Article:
How the NLCS ended Saturday night reminds Sports Illustrated baseball writer Joe Lemire about how the Mets fell to the Cardinals in 2006.
Simply substitute Carlos Beltran(notes) and Adam Wainwright(notes) for Ryan Howard(notes) and Brian Wilson(notes) — who got the last out with a called strike three — and you have a possible harbinger of doom for the Philadelphia Phillies.
Not that he expects the Fightins to collapse as hard or as absurdly as the Mets did over the next few seasons after '06, but Lemire wonders if the window is closing on Philadelphia's dominance in the NL East.
The Phillies are no lock to return to a fifth straight playoffs next season, no matter how good their team already looks on paper. While there's no reason to think the Phillies will carom off the same cliff as the Mets [...] Philadelphia may be entering more of a critical juncture than it's expecting.
Lemire worries about advancing age, about Howard's contract eating up too much of future payroll budgets, about a lack of right-handed power without Jayson Werth(notes) and about a lack of depth in the bullpen and on the bench.
Lemire's analogy has a powerful visual and there are reasons for doubt.
Here are five things could prevent the Phillies winning a fifth straight playoff berth:
1. Werth is not a mere luxury. With a 145+ OPS, Werth was the Phillies most productive offensive player in 2010. He led them in plate appearances, runs scored, doubles, walks, total bases and slugging percentage. He was second in hits, home runs, RBIs and on-base percentage. But Werth's a free agent and not everyone on the team can make $10-15 million a season. Still, being first or second in the NL in runs scored is one of the main reasons the Phillies have gone to the playoffs every season since 2007. The lost offense would have to be recovered somehow.
2. Domonic Brown(notes) is not a sure thing — yet. If Werth goes, simply hoping the 23-year-old Brown has a good rookie season isn't enough to cover the loss. Brown (hoodie) is a terrific prospect and probably will be a great player — but it doesn't always happen right away. What if he gets demoted to the minors after a slow start? Ben Francisco(notes) every day in right?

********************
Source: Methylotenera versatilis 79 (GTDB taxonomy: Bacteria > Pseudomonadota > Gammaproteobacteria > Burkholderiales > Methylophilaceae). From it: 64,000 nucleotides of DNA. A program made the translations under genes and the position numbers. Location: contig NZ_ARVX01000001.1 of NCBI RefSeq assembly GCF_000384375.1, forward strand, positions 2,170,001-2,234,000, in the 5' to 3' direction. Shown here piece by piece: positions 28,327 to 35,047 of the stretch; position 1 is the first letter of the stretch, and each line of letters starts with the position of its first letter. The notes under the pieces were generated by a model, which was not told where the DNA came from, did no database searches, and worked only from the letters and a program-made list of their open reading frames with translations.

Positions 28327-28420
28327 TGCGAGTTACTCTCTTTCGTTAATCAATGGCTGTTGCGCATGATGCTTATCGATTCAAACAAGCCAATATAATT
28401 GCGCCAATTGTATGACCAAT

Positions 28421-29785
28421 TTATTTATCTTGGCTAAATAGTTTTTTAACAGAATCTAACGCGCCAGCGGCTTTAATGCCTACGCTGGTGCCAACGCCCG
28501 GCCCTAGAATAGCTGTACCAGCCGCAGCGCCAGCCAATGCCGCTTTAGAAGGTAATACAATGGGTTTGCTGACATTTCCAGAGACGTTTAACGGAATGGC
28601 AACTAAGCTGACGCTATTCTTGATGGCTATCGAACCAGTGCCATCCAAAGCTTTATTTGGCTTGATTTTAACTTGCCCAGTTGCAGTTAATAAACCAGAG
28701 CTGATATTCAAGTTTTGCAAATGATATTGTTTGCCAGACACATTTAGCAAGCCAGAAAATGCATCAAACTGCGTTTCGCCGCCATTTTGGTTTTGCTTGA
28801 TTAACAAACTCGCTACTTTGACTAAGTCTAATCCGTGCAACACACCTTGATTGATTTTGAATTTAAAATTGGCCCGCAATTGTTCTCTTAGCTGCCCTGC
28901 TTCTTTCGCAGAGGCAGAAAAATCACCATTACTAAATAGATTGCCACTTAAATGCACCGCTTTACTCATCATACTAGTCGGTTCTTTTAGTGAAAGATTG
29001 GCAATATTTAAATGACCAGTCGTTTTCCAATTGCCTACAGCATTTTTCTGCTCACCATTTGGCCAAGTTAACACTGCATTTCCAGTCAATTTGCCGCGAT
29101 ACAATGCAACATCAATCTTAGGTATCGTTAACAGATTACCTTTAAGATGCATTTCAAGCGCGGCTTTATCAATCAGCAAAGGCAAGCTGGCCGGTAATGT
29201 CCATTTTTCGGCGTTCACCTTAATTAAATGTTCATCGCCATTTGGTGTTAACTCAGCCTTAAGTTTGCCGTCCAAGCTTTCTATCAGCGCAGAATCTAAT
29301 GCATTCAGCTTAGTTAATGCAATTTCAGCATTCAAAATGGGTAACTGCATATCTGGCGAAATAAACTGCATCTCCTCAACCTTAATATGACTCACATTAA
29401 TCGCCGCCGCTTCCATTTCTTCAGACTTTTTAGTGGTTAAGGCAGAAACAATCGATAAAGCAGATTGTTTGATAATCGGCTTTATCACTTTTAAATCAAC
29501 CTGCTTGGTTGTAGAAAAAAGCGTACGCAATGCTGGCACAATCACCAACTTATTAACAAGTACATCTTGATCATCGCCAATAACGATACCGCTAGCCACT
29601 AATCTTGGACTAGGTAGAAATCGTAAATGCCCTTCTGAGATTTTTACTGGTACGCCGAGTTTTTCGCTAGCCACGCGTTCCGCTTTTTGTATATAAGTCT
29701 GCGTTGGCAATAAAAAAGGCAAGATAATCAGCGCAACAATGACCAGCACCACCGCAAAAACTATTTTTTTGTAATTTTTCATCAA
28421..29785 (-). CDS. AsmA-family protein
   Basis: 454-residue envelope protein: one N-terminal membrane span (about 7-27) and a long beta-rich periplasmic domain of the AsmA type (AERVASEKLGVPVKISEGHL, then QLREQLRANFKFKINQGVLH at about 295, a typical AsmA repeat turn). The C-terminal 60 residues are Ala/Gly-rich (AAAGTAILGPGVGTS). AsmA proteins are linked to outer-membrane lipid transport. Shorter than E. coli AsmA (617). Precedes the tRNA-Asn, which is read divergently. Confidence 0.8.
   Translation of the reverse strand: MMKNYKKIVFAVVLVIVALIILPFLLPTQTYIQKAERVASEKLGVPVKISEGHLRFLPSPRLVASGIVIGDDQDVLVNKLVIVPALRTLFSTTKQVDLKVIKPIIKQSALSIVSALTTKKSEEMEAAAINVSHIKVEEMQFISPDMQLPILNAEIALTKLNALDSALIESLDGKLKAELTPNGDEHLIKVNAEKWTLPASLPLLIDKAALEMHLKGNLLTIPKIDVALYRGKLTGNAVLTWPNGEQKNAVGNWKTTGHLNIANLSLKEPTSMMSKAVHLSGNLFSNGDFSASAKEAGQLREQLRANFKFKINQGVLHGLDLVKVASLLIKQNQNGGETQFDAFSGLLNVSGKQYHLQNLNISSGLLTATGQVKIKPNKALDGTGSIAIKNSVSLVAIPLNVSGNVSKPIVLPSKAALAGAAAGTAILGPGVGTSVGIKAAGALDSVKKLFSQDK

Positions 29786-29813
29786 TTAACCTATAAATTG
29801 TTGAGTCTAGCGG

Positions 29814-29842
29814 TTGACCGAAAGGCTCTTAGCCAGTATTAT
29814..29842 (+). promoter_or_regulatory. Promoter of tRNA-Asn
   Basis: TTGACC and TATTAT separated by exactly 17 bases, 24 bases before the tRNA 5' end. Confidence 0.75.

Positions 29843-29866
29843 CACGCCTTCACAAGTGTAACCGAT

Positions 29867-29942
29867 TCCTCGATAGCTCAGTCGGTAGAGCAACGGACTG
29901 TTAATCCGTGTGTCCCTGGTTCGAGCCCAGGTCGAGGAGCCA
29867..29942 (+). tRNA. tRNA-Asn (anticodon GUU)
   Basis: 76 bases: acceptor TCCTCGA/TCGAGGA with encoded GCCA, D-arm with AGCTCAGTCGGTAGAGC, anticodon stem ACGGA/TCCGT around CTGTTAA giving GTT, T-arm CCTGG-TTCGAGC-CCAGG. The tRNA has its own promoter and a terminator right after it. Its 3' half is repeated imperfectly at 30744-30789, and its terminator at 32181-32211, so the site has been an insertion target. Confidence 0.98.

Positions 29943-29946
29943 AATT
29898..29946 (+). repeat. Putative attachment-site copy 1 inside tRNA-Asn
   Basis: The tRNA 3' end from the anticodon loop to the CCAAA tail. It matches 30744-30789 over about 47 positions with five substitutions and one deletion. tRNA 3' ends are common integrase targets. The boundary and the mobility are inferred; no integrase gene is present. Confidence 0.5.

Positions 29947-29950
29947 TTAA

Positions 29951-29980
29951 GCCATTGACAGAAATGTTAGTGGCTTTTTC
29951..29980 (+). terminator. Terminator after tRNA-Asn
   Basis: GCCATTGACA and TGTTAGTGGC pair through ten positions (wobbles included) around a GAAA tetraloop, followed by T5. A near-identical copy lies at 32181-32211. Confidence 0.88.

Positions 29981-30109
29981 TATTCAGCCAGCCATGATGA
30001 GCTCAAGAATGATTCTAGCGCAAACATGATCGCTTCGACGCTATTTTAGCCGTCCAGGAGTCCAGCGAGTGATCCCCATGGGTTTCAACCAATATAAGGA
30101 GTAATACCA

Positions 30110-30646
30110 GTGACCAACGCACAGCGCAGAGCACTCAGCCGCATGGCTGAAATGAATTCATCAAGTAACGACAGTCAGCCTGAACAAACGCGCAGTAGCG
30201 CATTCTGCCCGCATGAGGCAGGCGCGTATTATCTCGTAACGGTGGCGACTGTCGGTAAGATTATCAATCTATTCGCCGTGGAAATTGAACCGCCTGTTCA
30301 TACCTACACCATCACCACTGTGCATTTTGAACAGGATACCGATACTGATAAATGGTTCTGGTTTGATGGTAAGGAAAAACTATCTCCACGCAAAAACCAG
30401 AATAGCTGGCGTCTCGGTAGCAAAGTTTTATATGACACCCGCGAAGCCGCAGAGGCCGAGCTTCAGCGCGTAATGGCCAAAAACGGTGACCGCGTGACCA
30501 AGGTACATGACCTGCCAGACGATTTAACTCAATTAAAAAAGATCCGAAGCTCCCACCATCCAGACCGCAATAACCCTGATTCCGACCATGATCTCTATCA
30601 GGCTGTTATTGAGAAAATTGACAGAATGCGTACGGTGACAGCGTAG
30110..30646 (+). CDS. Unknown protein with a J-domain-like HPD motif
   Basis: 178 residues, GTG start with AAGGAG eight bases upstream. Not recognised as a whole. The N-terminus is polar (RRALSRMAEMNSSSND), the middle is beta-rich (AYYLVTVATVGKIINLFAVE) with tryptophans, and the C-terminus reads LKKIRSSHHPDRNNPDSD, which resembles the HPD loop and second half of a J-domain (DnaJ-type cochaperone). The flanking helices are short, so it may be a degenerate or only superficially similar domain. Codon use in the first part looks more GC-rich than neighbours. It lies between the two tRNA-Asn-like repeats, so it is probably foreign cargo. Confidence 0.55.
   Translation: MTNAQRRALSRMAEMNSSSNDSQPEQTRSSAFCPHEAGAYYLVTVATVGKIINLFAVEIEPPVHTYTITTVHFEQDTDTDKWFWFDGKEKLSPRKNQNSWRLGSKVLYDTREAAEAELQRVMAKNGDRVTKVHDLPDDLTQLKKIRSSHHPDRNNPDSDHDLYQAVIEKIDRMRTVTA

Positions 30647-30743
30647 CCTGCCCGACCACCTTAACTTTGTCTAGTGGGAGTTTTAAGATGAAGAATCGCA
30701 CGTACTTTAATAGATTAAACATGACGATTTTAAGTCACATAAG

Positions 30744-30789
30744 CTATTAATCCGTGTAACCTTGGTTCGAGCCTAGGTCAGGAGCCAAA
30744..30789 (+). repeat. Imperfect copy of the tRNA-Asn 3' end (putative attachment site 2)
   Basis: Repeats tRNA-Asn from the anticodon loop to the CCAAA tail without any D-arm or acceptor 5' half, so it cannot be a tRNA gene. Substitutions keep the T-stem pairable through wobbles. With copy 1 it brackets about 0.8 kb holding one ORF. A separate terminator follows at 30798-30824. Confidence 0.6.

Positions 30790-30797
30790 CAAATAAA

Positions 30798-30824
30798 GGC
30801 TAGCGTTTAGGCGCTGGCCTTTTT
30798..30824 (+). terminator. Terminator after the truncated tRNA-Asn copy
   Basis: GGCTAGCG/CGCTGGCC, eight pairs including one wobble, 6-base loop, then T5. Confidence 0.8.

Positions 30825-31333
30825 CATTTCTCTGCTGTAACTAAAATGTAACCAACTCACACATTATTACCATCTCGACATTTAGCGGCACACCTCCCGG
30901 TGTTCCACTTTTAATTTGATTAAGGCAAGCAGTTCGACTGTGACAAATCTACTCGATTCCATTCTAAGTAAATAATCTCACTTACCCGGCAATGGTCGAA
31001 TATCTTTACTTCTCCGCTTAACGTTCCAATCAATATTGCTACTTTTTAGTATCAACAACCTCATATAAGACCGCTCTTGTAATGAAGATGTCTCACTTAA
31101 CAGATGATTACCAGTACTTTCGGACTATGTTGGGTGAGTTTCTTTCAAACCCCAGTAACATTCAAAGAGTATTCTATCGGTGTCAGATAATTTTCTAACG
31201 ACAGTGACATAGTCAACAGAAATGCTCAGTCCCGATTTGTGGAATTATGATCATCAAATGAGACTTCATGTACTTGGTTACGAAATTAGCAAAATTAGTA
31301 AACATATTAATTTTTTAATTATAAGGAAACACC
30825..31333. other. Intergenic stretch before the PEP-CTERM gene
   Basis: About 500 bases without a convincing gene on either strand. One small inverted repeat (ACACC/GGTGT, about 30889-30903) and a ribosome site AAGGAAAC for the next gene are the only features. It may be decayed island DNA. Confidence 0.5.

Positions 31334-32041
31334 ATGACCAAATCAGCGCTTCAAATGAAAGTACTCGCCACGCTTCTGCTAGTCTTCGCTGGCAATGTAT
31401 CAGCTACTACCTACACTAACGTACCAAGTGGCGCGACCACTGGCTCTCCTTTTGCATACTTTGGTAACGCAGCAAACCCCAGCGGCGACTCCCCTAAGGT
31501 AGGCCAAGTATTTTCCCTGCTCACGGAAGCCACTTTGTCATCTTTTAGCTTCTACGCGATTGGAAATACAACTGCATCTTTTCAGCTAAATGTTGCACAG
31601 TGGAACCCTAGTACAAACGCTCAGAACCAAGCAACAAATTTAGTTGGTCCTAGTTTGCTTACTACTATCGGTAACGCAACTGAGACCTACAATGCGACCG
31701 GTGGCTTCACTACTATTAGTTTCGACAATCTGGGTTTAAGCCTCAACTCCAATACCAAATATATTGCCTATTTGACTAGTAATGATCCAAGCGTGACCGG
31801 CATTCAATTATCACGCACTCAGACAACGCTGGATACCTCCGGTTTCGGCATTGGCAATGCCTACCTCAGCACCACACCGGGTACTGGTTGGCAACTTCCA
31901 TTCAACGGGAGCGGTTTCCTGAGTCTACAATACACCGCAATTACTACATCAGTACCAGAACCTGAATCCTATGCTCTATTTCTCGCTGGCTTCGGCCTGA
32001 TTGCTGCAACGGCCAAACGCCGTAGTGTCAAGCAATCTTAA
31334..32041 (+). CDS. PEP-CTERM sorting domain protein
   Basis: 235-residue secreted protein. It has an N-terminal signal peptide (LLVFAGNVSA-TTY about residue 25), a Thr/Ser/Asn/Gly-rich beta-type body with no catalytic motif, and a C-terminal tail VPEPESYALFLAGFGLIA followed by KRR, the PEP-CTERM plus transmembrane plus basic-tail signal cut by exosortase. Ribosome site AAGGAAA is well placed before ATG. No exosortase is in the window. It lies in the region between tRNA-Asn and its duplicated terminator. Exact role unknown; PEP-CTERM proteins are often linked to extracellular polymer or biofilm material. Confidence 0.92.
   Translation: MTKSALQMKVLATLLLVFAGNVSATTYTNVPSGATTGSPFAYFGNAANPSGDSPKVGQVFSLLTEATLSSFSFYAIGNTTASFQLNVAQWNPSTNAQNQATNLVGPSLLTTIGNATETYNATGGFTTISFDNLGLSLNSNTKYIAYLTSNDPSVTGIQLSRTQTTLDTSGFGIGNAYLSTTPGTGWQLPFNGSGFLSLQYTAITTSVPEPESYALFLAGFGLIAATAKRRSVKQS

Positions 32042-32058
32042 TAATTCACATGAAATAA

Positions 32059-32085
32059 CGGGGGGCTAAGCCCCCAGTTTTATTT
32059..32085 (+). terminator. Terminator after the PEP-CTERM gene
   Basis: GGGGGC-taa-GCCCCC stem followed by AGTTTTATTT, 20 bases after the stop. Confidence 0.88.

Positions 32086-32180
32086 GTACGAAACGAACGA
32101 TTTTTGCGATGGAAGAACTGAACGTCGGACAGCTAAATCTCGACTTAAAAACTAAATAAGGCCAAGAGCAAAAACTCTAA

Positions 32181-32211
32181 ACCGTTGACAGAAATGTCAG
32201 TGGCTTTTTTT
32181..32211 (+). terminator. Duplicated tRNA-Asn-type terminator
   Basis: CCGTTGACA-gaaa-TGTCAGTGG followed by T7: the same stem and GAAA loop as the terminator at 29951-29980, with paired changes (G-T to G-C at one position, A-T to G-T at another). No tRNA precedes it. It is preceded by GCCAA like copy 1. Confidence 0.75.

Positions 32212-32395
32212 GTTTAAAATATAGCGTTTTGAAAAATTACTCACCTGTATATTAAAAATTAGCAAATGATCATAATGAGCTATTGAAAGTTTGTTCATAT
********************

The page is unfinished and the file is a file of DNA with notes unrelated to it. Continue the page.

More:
3. Chase Utley(notes) hasn't been healthy. Utley, the team's best player when right, injured his right thumb in late July. He slugged .410 in the second half of the season — well below his standards, which didn't pick up in the playoffs.
4. Jimmy Rollins(notes) needs to get back on a J-Roll. Rollins has had two down years in a row and was banged-up for all of this season. He and Utley are going on 32; The older you get, the harder it is to stay healthy. This is a contract year for Rollins coming up. Will things line up for him as they did for Werth?
5. This is assuming everything else works out. The Phillies had a lot of bad luck this season with injuries and still led the league with 97 victories. If they win the NL East in 2011, it will make for five straight divisions — something only a handful of teams have ever accomplished.
Will Roy Halladay(notes), Roy Oswalt(notes) and Cole Hamels(notes) give them the best front-loaded pitching staff in the majors? Probably, but what if Halladay hurts his groin again, or Hamels reverts to '09 form for half a season? Stuff like that happens all of the time.
Can they count on Carlos Ruiz(notes) to, again, play way above anyone's expectations? The back end of Philly's bullpen was great in the second half with Brad Lidge(notes) and Ryan Madson(notes), but Phillies fans know how fragile relievers can be. The bench was terrible, by the Beard of Eric Bruntlett(notes).
The good news is, most teams have the same kind of doubts in the same kind of places. But bullpens can be filled out, and benches can be replenished. Where the Phillies have a big edge: They still have more good players than most other teams. Talent usually wins in the end, as it has for Philadelphia since '07.